Altice’s impressive performance has been the result of aggressive deal making over the last several years. Since 2011, the company and its subsidiaries have made a total of 26 deals, leaving it with a net Long Term Debt to EBITDA ratio of 4.4x as of 2014 – considering all international debt and synergies realized from Portugal Telecom, SFR and Altice International. This amount of leverage is about twice as high as the industry average and Altice intends to keep it at this level.

Skeptics have claimed that this amount of leverage is too risky of a structure, especially with the possibility of rates increasing with renewed economic activity in Europe. However, Mr Okhuijsen, Altice’s CFO, claims: “In Europe, a lot of the boards are conservative, but we think [use of leverage] is clearly good. You can add debt to your structure to continue to grow.” This has been the justification behind running a net debt to EBITDA ratio over twice of the industry standard. Moreover the low rate environment is likely to continue while looking at analyst consensus forecasts we see the net LTD/EBITDA going down to 2.6x by 2016, that is with no other acquisitions. But the low rate environment for euro denominated debt is not the only supporting weapon Mr. Drahi relies on.

Besides the use of debt, Altice has also been using an aggressive model when it comes to running the acquired businesses. With the aid of a frugal team in Geneva, Drahi has slashed employee numbers, slimmed executive numbers and outsourced costs abroad. So far this has proved effective and has generated healthy revenues, whose reliability has allowed for more debt to be raised on beneficial terms.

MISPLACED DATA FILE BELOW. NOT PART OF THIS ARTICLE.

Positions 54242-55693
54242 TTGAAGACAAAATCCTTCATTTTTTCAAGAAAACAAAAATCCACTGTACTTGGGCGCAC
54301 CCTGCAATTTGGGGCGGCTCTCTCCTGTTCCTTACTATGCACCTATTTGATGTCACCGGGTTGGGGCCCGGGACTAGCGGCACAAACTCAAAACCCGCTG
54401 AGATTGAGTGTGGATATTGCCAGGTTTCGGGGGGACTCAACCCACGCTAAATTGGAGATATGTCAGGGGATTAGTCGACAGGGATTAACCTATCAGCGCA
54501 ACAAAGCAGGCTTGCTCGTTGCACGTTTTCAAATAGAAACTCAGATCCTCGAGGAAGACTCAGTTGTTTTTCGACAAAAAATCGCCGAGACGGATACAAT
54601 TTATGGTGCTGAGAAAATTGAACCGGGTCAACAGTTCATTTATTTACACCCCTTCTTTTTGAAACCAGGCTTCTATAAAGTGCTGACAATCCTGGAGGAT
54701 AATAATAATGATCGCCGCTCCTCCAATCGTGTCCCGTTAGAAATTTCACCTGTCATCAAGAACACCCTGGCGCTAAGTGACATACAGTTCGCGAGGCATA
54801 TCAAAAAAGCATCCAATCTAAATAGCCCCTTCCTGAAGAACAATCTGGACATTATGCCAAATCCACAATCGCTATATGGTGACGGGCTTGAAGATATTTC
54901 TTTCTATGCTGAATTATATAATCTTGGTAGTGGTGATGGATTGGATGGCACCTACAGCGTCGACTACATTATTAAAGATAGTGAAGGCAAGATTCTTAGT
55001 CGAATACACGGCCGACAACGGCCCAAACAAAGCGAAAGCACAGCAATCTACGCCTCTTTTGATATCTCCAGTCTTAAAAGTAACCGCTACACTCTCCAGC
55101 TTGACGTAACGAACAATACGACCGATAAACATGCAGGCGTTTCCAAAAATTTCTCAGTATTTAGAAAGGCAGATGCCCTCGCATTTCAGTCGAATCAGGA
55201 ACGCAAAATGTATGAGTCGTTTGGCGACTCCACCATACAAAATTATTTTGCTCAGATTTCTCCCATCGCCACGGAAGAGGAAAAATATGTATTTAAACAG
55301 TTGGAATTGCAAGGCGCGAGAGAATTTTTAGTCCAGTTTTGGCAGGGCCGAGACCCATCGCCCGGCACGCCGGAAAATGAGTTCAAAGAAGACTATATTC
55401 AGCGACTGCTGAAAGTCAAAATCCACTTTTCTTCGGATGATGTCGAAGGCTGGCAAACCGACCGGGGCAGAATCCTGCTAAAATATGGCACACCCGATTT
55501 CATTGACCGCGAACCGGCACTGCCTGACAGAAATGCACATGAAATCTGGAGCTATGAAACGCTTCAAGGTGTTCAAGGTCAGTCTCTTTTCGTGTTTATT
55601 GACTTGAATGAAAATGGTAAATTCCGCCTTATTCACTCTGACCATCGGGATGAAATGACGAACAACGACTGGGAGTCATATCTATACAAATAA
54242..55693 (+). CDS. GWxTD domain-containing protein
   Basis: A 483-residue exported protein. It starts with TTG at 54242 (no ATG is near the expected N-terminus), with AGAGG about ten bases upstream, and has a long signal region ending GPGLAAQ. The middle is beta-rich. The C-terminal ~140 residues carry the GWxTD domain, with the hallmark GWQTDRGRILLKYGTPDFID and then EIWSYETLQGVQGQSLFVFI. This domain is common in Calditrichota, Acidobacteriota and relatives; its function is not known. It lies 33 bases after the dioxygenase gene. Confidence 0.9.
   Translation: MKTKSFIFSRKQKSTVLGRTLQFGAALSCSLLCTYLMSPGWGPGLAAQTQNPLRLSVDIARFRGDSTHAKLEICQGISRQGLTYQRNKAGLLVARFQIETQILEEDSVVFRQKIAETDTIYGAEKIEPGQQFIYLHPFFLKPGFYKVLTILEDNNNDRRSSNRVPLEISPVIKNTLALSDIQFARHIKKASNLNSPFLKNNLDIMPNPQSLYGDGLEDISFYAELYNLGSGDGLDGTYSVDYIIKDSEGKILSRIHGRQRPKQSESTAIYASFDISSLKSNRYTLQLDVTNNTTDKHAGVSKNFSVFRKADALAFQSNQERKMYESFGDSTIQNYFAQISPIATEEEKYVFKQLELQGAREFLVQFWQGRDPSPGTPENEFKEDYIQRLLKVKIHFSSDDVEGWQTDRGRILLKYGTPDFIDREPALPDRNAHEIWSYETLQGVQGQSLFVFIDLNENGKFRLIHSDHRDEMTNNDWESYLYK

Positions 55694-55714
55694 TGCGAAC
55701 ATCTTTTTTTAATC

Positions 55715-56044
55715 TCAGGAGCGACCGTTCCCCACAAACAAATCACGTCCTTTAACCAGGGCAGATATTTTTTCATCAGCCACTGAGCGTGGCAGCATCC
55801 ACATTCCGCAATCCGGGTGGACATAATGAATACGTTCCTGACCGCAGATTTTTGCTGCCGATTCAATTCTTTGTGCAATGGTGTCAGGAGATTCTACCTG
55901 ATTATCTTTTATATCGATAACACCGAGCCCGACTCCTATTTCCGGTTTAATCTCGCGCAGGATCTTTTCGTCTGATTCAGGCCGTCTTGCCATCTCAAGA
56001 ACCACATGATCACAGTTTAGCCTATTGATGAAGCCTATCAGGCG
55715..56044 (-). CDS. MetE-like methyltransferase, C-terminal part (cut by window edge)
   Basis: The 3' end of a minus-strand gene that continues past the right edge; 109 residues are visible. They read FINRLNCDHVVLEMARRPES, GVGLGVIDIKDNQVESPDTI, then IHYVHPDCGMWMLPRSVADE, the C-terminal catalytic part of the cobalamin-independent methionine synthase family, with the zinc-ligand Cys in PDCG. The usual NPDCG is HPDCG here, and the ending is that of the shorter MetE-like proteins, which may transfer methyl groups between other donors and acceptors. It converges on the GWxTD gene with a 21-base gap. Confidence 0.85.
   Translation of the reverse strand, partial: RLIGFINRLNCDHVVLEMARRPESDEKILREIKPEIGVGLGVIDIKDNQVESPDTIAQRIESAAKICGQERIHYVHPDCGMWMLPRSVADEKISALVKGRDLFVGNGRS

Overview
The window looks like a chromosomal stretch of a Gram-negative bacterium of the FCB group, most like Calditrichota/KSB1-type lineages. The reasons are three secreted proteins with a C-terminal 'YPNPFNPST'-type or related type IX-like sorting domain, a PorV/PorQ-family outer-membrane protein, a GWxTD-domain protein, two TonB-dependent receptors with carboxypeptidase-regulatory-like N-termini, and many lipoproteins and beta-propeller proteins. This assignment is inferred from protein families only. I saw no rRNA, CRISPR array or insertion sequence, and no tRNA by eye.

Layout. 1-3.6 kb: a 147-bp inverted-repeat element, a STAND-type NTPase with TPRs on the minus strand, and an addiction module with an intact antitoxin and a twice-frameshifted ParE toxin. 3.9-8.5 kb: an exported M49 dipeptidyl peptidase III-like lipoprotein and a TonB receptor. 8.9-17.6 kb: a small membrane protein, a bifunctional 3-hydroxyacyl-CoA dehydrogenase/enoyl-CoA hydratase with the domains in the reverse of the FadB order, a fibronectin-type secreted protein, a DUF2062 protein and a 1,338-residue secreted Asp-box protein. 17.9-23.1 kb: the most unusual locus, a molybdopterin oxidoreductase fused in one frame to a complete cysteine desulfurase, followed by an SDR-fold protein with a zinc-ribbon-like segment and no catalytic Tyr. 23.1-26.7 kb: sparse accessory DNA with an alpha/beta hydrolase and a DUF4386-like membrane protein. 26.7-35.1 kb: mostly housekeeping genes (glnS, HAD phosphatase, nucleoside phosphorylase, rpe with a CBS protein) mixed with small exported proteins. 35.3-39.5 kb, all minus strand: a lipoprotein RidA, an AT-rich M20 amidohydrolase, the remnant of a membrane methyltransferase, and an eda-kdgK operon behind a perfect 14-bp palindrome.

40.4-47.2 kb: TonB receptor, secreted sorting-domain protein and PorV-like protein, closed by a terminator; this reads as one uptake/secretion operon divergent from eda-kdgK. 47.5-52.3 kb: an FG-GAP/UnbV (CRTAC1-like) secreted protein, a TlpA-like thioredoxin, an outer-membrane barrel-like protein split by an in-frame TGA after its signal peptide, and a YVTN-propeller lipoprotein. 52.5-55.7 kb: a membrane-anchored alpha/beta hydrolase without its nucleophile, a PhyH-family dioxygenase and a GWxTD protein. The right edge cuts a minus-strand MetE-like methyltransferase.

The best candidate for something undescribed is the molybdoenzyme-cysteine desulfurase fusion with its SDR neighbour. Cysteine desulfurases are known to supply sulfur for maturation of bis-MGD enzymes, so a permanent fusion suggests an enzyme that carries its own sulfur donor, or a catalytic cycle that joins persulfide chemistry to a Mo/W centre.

Although investors have cheered this on, it has not gone over so well with labor unions. In the recent acquisition of a controlling stake in SFR, Altice was forced to agree to a 36-month freeze on firing employees. Nevertheless this did not impede the reshuffling of the executive committee, where 60 members were asked to leave.

 Looking into the future

From the management’s statements they are on the lookout for new projects and they claim to be very fast in execution. Considering the low interest rate environment, successful cost cutting and a bet on the European telecom consolidation and industry trend towards multi-play, that Altice develops in its acquisitions; there are high chances of success.

Nevertheless, it is possible that Altice’s growth will be impeded by the same tight regulations that have hampered the industry’s lead players.  Although inspired by the conquests of Liberty Global, the world’s largest international cable company, it is not sure that Drahi will be able to create that same empire that Mr. John Malone was able to form in the United States.

What lies ahead for Altice is anyone’s guess, but if Mr. Goei, Altice CEO’s words are anything to go by – there will be a continued wave of consolidation in the French telecoms sector, where a price war has slashed revenues. Bouygues Telecom has been named as a possible target.

Meanwhile, Mr Drahi hired another prominent Morgan Stanley TMT banker, Bernard Mourad, to help him build the Altice Media Group to follow on the footsteps of Mr. Malone that expanded into media later in his career.